Tuesday, April 30, 2013

Being a grandmother with CRPS

March 12, 2013 my adorable grandson, Ian Alexander was born.  I traveled up to Washington DC on February 25th to be there incase the baby came early.  I was a childbirth educator, pediatric nurse and a midwife prior to CRPS.  I was honored that both my daughter and son in law wanted me to be there with them during the birth.  At 39 1/2 weeks, the baby turned breech.  Attempts to turn him failed.  Being well versed with the medical profession; my job was to make the hospital experience as uncomplicated as possible.  We had only met the physician who delivered Ian once.  He arranged for Kim to have the cesarean.  From the anesthesiologist who allowed Bennett to be in the room while the spinal was given, to the pediatricians who allowed me to follow Ian to the nursery for his first exam, to the nursing staff who helped us breeze through the check list to discharge quickly everyone did their best to make it a good experience.  Since Kim, Bennett and Ian were being discharged with a RN, we left the hospital in 40 hours after Ian's birth.

Kim was amazing.  Taking nothing stronger than Ibuprofen for pain, she breezed through the first two weeks postpartum.  She began running at 4 weeks postpartum.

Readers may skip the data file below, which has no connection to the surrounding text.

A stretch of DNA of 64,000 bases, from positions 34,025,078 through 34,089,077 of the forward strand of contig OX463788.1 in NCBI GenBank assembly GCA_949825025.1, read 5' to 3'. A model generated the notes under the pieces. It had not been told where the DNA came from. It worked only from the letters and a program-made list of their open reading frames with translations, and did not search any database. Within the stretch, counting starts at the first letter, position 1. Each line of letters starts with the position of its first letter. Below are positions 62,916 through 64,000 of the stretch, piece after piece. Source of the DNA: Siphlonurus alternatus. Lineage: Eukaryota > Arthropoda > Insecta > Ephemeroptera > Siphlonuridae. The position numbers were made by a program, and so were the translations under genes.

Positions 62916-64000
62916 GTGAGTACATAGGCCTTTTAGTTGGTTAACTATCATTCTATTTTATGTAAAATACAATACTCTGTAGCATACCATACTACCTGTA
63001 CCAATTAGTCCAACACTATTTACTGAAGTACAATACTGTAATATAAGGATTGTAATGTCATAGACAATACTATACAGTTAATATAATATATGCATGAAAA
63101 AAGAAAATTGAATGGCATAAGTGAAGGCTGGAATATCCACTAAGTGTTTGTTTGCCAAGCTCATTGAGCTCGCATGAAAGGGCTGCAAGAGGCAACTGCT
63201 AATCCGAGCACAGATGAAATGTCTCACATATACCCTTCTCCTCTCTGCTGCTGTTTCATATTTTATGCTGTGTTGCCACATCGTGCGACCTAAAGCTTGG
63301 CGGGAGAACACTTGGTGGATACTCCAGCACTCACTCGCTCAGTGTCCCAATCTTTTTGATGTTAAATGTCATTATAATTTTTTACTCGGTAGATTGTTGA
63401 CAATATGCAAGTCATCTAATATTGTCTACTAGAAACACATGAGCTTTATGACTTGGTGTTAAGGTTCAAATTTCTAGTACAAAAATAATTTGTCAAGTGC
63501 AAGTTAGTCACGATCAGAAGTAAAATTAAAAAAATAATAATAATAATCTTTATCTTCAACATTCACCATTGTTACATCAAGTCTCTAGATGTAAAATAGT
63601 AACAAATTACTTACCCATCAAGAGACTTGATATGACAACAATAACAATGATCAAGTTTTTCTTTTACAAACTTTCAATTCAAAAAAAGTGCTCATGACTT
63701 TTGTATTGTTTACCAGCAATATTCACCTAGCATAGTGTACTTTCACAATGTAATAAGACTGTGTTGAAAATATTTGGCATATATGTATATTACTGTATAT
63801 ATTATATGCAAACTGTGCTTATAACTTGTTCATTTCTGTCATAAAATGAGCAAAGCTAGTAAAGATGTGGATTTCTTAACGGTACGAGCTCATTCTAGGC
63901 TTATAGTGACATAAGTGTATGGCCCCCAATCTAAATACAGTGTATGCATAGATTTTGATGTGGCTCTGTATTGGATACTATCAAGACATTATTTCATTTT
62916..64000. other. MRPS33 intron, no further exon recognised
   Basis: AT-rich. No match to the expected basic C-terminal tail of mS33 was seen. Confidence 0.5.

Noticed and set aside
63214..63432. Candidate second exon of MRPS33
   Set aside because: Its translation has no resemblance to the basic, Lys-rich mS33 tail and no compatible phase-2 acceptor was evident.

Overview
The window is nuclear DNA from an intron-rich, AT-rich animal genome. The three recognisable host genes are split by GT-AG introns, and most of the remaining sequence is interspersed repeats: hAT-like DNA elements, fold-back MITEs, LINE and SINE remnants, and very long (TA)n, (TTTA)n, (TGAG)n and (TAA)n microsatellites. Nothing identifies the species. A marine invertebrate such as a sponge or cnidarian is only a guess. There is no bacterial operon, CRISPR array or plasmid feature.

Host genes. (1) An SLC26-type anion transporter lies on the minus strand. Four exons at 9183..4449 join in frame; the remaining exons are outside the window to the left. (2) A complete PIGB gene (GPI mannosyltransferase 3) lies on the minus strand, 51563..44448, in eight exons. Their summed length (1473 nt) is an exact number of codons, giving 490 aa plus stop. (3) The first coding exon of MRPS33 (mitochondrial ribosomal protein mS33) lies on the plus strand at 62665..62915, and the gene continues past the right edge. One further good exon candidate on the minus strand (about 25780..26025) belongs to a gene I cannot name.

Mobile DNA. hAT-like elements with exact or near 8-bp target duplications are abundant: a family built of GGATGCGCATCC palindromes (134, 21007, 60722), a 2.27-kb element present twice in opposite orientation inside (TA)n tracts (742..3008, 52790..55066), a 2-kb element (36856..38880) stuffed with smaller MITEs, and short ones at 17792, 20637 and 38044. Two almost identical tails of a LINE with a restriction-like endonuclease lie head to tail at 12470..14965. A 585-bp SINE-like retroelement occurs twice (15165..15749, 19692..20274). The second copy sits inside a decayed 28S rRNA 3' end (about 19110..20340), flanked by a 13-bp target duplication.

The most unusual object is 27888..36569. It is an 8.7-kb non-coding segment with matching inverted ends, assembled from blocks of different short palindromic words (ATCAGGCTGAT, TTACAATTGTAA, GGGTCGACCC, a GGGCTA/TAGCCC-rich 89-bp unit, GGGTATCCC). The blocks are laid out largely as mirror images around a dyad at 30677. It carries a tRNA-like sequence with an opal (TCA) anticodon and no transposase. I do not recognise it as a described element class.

From the time we entered the hospital March 12th until now, I have been walking 1/2 a mile to and from my apartment to their house, making meals, doing grocery shopping, laundry, etc.  All things that I do not do at home.  By 5 weeks after Ian's birth, I had cellulitis (an infection of the skin and underlining tissue) and sores on the bottom of my foot.  A photo texted to a RSD doctor and a call to my physician got it under control in a few days but it was a tough few days.

Right now, the only things that Ian needs me to do are to hold him, and change his diaper.  Once he becomes mobile, will I be able to keep up?  I guess if the last two months are any indication, I hopefully can.

I look at my daughter (my baby) holding her son and watching her as a wonderful mother gives me hope that I will be able to continue to assist them and be involved in Ian's life to the best of my ability.

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